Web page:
Before John Lewis was a national politician, before he was a civil rights leader, before he was a member and a leader in SNCC (Student Nonviolent Coordinating Committee), he was just a black kid growing up in rural Alabama. One day in 1958 he read a comic book, "Martin Luther King and the Montgomery Story", which changed the whole trajectory of his life. After reading the comic he decided he wanted to do something to help his people, like Martin Luther King was doing. And the rest is history. He went on to help plan and implement nonviolent actions to show the world the horrors of racism, like lunch counter sit-ins and bus boycotts. He eventually ended up marching with MLK on that fateful march from Selma to Montgomery which finally led to the Civil Rights Act of 1964 and a year later, The Voting Rights Act of 1965. During the course of his time as an activist he was jailed over 40 times. He had his skull fractured during one march and nearly died from his injury.
John Lewis, nearly eighty years old, has been a US Representative from Georgia since 1987. He continues to fight for the rights of all people who are down-trodden or who experience racism or discrimination in their lives. When he was approached about his biography, he decided he wanted it to be a comic, like the one which inspired him to activism so many years ago. Apparently his colleagues in Congress scoffed. Why would a man with such standing in the government want his life memorized in a comic book? The answer is clear. Lewis wanted his message to be accessible to all readers.
March is a three-book set. March, Book One starts at Lewis's childhood in rural Alabama, a life-changing meeting with Martin Luther King, Jr. and the beginnings of the Nashville Student Movement. March, Book Two covers events in Lewis's life related to the Civil Rights Movement. He becomes involved in SNCC and is eventually named as one of the "Big Six" Civil Rights leaders.
This volume, March, Book Three, starts with the bombing of the Baptist church in Birmingham which killed four young girls on their way to Sunday School. From there we are led through many of events which led to the final culmination of the March on Selma with MLK. Throughout the book there are quick flashes forward in time where we see Rep. Lewis at the inauguration of the first black president, Barack Obama, and we come to recognize the importance of this in terms of all the work that went before the event.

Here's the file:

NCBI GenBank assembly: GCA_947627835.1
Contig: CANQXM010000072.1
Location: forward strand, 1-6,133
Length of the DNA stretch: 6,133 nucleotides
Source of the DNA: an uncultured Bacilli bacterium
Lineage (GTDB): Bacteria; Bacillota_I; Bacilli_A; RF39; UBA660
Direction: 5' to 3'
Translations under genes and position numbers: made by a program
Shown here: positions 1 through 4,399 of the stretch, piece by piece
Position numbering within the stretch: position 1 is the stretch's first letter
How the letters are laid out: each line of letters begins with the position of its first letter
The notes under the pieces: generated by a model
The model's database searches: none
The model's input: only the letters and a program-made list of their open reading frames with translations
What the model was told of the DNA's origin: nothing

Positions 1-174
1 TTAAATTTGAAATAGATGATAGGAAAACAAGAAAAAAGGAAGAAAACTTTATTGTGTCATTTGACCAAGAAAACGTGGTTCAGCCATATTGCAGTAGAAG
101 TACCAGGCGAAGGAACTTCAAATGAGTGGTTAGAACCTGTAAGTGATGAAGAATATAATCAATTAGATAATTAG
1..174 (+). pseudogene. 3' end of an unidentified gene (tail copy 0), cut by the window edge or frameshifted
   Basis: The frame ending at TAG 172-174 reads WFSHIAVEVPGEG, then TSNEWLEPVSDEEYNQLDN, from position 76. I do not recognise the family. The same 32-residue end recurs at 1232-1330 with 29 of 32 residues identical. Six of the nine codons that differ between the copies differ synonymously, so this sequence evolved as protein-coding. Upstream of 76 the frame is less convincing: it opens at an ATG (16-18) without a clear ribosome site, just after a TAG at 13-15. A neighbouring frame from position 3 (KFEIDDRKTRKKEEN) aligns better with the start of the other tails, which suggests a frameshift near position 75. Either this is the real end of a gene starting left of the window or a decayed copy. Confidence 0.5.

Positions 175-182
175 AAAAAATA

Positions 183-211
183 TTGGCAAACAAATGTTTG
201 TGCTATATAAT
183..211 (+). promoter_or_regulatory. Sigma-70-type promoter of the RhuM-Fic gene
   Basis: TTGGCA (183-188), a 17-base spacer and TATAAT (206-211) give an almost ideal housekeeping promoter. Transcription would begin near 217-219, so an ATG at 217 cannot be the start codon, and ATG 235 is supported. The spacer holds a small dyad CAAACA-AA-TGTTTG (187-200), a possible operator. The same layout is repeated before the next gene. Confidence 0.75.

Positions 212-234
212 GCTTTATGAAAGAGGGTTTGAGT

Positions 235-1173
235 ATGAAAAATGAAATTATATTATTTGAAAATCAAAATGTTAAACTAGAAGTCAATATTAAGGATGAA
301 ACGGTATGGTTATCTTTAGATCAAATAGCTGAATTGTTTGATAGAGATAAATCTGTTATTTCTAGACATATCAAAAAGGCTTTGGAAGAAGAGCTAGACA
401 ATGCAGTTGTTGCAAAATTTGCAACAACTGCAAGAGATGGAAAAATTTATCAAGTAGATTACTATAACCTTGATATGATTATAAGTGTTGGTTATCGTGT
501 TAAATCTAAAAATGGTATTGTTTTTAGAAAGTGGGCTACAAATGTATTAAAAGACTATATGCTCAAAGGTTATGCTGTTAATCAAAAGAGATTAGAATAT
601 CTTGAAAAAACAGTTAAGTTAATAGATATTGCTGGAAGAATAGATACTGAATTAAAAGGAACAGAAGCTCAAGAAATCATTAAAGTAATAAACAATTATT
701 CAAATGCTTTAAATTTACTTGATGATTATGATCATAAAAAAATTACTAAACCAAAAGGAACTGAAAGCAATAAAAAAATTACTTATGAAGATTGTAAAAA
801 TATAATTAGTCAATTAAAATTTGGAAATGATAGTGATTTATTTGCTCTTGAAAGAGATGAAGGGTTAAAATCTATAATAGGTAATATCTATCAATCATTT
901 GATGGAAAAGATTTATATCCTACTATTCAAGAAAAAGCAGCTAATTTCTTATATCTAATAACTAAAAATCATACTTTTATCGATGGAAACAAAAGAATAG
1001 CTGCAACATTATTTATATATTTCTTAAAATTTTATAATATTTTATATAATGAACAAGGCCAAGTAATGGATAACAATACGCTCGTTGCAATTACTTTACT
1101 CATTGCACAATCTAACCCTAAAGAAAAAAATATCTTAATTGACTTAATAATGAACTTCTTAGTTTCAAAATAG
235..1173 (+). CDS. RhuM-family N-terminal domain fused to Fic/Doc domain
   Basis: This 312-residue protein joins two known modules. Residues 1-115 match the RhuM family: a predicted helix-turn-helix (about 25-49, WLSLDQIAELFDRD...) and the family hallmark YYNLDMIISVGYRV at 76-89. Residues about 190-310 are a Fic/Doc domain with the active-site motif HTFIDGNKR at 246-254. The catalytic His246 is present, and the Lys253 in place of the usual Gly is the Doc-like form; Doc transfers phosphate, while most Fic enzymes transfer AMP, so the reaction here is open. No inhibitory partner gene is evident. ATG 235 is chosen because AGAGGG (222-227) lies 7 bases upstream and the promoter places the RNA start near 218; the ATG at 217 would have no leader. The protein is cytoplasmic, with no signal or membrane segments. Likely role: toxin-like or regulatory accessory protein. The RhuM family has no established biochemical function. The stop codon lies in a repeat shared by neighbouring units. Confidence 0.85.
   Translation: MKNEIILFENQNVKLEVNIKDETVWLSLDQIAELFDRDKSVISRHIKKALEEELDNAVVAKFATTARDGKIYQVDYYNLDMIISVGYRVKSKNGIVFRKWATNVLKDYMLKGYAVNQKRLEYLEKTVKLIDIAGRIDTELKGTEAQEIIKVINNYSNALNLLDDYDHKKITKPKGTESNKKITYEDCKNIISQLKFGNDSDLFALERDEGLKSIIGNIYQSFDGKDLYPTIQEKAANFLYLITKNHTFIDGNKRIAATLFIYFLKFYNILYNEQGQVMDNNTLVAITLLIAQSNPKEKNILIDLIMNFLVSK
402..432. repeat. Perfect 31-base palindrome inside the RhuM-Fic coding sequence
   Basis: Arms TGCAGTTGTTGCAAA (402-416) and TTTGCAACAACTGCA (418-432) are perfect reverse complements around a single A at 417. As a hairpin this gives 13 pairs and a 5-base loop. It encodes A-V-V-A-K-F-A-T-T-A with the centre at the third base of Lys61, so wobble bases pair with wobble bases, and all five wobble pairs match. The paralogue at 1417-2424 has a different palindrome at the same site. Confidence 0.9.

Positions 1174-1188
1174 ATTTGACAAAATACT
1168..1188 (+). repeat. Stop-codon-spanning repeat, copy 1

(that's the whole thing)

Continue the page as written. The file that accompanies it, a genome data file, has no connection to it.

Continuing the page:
It is a very inspiring memoir about a truly inspiring man. A few days before the book awards were announced, John Lewis once again came under attack, this time by our soon-to-be-new-president, Donald Trump, because he said he would be boycotting the inauguration. In two tweets Trump said:
“Congressman John Lewis should spend more time on fixing and helping his district, which is in horrible shape and falling apart.” Trump also said Lewis is “all talk, talk, talk — no action or results.”Obviously the president hasn't read MARCH, or he would know what he just tweeted was wrong, wrong, wrong. It is unlikely there is any man alive who has done more for the people of his district and all America.
Andrew Aydin co-wrote the text of March and Nate Powell did the illustrations. They are a remarkable team. I must stress how important this memoir is. Read all three books in the set. They saved the best for last but, as with many things in life, one must embark on a journey before arriving at the destination.
|Aydin, Lewis, Powell at National Book Award Ceremony. Photo credits: SLJ, Nov. 2016.|